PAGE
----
Our official foreign policy these days is not just “America First,” but “Who Cares What All Those Other Weenie Countries Think?” Given that, I suppose there’s no reason to care about the views of the rest of the planet. But just in case you do care, here is Gallup’s latest.

  • Kelly: Trump Has “Evolved” on the Wall

    K.C. Alfred/San Diego Union-Tribune via ZUMA


    President Trump’s chief of staff privately told a group of Democratic lawmakers on Wednesday that Mr. Trump had not been “fully informed” when promising voters a wall along the Mexican border last year, and said that he had persuaded the president it was not necessary….[John F. Kelly] told members of the Congressional Hispanic Caucus that he had educated the president about the issue of immigration, adding that Mr. Trump had “evolved” on the wall.

    The comments were an unusual instance of a White House chief of staff seeming to undercut public statements made by the president, in the process contradicting the central message of “Build the wall” that defined Mr. Trump’s presidential campaign. The president has recently begun to temper his own statements about the wall, telling a group of Republican and Democratic lawmakers at the White House last week that a 2,000-mile structure would not be needed because parts of the border would be impassible.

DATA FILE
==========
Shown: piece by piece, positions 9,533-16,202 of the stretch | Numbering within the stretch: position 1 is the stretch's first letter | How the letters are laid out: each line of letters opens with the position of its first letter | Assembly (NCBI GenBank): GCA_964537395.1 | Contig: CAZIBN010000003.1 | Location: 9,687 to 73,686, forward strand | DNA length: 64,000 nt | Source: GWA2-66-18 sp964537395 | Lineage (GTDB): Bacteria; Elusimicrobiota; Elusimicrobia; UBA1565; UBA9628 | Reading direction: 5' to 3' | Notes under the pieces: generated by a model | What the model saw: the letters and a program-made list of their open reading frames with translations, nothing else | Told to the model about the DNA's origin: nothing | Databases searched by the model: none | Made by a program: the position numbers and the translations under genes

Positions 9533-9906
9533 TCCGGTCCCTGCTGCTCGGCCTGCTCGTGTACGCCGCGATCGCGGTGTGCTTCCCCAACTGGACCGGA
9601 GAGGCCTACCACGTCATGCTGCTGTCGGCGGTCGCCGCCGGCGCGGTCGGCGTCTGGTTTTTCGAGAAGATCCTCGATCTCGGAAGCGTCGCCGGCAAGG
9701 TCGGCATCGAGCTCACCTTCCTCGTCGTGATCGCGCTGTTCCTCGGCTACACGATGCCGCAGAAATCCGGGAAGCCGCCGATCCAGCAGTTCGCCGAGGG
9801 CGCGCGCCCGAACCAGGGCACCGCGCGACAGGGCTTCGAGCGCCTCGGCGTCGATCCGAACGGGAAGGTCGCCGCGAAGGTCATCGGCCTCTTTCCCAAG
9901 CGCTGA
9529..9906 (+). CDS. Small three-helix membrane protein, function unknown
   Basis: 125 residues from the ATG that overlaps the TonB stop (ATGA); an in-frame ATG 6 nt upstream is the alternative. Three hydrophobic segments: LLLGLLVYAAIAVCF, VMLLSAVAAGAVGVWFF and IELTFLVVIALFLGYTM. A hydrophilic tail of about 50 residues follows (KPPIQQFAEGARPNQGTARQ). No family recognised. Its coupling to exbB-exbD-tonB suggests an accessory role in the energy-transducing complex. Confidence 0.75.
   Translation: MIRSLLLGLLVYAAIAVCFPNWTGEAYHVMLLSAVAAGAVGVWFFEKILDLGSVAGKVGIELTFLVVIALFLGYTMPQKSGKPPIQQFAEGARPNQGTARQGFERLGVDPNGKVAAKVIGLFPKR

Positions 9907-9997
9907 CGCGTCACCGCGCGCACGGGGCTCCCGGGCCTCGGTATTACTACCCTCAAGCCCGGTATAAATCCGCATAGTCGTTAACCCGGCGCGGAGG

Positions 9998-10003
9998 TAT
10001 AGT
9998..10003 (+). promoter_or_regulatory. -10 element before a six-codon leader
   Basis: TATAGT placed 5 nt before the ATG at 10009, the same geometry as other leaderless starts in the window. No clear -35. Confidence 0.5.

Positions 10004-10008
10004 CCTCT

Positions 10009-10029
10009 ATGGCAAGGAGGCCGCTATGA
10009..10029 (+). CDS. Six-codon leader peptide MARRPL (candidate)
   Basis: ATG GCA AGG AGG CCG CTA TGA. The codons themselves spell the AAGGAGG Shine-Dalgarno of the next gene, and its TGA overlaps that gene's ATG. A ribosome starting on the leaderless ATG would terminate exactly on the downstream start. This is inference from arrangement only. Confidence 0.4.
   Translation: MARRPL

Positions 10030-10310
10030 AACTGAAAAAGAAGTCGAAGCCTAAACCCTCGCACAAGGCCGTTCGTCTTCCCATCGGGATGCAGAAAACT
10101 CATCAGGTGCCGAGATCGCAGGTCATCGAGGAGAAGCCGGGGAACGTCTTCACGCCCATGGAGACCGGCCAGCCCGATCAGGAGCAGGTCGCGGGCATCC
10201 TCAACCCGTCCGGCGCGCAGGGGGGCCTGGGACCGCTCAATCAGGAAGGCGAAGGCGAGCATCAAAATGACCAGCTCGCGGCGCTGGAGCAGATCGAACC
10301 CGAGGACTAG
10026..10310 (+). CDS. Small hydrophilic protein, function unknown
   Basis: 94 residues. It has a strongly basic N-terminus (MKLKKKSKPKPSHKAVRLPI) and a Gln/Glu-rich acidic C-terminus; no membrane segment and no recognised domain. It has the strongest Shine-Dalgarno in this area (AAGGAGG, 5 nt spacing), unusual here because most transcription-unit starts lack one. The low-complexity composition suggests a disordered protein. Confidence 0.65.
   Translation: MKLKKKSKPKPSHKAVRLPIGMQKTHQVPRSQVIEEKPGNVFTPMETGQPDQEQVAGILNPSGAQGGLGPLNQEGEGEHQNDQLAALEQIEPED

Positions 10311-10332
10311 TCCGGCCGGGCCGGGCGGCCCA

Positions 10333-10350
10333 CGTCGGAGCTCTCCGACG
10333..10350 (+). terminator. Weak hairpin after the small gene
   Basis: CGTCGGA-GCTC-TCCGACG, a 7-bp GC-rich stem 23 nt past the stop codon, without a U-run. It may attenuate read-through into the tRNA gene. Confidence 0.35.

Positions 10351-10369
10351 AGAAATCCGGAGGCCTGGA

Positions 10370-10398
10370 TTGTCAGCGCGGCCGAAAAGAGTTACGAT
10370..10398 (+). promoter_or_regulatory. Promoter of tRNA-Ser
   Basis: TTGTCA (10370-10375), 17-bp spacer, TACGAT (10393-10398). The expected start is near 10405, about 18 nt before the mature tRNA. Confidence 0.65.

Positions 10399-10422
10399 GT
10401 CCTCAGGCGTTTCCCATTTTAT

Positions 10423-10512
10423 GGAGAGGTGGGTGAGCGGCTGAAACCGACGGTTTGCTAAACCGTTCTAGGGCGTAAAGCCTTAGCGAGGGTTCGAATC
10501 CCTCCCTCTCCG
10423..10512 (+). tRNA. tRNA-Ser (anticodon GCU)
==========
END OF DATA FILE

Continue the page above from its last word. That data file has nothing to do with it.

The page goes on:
I have no idea what to say about this. True or not, what could possibly have prompted Kelly to say it?

  • Take My Fake News Poll!

    If Donald Trump can turn his stupid fake news awards into a stupid fundraising poll, so can I. Except that mine won’t raise any money. But at least my stupid poll works, so vote anyway! What’s your favorite fake news outlet of all time?